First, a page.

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PEA and Endometriosis By Dr Tori Hudson, ND

One of my common uses of PEA (palmitoylethanolamide) is for cases of endometriosis, and, as we know, endometriosis is just one of many potential causes of female infertility.

Endometriosis is the presence of endometrial-like tissue outside the uterus. The endometriosis implants are usually located in the ovaries, anterior and posterior cul-de-sac, posterior broad ligaments, uterosacral ligaments, uterus, fallopian tubes, sigmoid colon and appendix, and round ligaments.

It is estimated to affect approximately 7-10% of women, and more than 60% of women with chronic pelvic pain. Its prevalence is about 50% of women who are infertile.

Endometriosis is a complex disorder with multiple mechanisms at play, including oxidative stress, immune dysfunction, angiogenesis, prostaglandin imbalance, growth factors, and hormonal influences. While many practitioners mistakenly focus on hormone imbalance, the facts are different.

The primary hypothesis is that women with endometriosis have a defective immune system that is unable to recognize and properly mount an immune response to endometrial fragments within the pelvic cavity. Pathways involving immunity, growth factors, inflammation, oxidative stress, angiogenesis, and hormone receptors (not hormone levels or hormone metabolism) are affected and dysregulated.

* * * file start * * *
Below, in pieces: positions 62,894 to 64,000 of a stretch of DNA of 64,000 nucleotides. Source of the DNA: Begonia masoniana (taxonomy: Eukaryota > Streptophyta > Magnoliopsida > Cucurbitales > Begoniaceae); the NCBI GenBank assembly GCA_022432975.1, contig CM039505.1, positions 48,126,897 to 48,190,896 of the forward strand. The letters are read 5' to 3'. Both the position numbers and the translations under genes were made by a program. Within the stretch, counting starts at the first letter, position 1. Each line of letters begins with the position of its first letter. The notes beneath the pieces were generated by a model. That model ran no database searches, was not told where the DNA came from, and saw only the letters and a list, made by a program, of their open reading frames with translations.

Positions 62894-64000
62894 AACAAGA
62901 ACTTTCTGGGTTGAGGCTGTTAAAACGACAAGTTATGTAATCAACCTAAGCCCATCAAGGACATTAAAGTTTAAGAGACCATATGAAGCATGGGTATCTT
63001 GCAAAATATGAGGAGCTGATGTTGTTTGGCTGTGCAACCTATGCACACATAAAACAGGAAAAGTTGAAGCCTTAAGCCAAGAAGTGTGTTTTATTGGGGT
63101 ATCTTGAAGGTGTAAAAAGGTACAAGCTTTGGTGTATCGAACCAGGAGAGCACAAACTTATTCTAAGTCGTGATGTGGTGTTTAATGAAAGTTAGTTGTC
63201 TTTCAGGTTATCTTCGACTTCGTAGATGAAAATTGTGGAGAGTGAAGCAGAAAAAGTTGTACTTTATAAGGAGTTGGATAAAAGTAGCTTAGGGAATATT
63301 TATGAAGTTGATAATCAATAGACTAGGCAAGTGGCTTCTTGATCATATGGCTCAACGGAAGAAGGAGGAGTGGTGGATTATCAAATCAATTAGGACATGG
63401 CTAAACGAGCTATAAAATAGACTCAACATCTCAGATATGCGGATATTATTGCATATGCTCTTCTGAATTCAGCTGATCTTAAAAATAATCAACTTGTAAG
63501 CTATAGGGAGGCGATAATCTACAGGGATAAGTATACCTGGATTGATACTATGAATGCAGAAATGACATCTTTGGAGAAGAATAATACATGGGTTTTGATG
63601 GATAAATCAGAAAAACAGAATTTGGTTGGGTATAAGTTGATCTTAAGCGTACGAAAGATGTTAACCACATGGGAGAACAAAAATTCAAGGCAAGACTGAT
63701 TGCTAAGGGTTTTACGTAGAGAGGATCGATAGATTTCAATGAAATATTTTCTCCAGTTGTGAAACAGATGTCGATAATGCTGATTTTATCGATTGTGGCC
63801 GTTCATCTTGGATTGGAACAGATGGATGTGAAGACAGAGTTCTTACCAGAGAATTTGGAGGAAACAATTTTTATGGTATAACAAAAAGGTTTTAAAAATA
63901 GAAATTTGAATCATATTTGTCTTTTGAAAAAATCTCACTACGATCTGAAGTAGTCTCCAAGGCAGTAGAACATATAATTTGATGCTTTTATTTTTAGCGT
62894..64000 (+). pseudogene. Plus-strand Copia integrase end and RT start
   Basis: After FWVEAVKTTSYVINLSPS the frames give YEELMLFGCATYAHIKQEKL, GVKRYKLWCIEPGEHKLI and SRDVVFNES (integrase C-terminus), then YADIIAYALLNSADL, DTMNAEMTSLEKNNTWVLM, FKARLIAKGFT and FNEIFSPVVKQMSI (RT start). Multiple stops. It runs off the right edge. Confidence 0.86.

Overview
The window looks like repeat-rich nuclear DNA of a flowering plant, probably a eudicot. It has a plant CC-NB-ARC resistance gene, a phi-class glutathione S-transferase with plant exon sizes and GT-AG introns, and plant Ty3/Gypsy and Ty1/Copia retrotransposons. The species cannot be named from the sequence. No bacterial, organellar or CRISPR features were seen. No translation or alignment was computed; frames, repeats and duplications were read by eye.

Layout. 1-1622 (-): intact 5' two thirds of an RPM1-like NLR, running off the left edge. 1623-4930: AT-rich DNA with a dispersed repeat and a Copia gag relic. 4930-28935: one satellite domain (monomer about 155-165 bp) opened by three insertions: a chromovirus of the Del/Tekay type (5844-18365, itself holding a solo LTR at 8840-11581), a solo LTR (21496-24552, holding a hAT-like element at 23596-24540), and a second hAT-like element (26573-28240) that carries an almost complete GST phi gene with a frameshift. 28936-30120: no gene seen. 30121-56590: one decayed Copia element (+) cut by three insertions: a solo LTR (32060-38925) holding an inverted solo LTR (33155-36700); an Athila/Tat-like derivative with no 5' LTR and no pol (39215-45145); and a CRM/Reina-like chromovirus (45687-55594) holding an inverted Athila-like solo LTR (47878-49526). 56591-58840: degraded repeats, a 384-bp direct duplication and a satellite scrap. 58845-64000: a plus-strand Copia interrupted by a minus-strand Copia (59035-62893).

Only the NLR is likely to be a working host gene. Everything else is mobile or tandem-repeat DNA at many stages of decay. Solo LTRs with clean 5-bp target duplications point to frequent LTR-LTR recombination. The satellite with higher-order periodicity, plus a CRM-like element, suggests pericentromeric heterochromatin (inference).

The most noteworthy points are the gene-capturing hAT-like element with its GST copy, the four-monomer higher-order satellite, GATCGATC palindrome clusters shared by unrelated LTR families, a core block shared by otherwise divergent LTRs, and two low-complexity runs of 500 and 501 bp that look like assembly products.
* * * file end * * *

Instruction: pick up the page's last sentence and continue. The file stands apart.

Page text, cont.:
One of the hallmarks of endometriosis is pelvic pain, including menstruation pain, but some women also have pelvic pain at other times of the month, if not all month. There can also be changes in the bleeding and cycle itself. The goals of treatment are to:

  • Correct/improve underlying affected pathways
  • Halt the growth and activity of endometriotic lesions
  • Control irregular bleeding
  • Restore fertility, if desired
  • Reduce pain
  • Prevent adhesions

PEA (palmitoylethanolamide) is an endocannabinoid-like molecule which our bodies produce in the mast cells and microglial cells as needed to deal with bodily stress, inflammation, or pain. PEA does not bind to the classical cannabinoid receptors. Its main effects include regulating of inflammation and oxidative stress, reducing pain, and reducing the perception of pain. I site below three important studies in the rationale for the role of PEA in treating endometriosis:

1. The aim of this study was to evaluate the effectiveness of an ultrmicronized-palmitoylethanolamide (um-PEA) and co-micronised palmitoylethanolamide/polydatin (m-PEA+PLD) in the management of chronic pelvic pain due to endometriosis. [1]

Thirty symptomatic women with laparoscopic surgery proven endometriosis were treated with um-PEA 600 mg twice daily for 10 days followed by m-PEA+PLD (400 mg + 40 mg) twice daily for 80 days. The pills were taken 12 hours apart.

The intensity of their chronic pelvic pain, dyspareunia, dysmenorrhea (menstrual cramping), dyschezia (difficulty with bowel movements) and dysuria (pain with urination) were evaluated at baseline, after 10, 30, 60, and 90 days, and after 30 days from the end of treatment. Quality of life and well-being were evaluated at baseline and 90 days after the end of the treatment.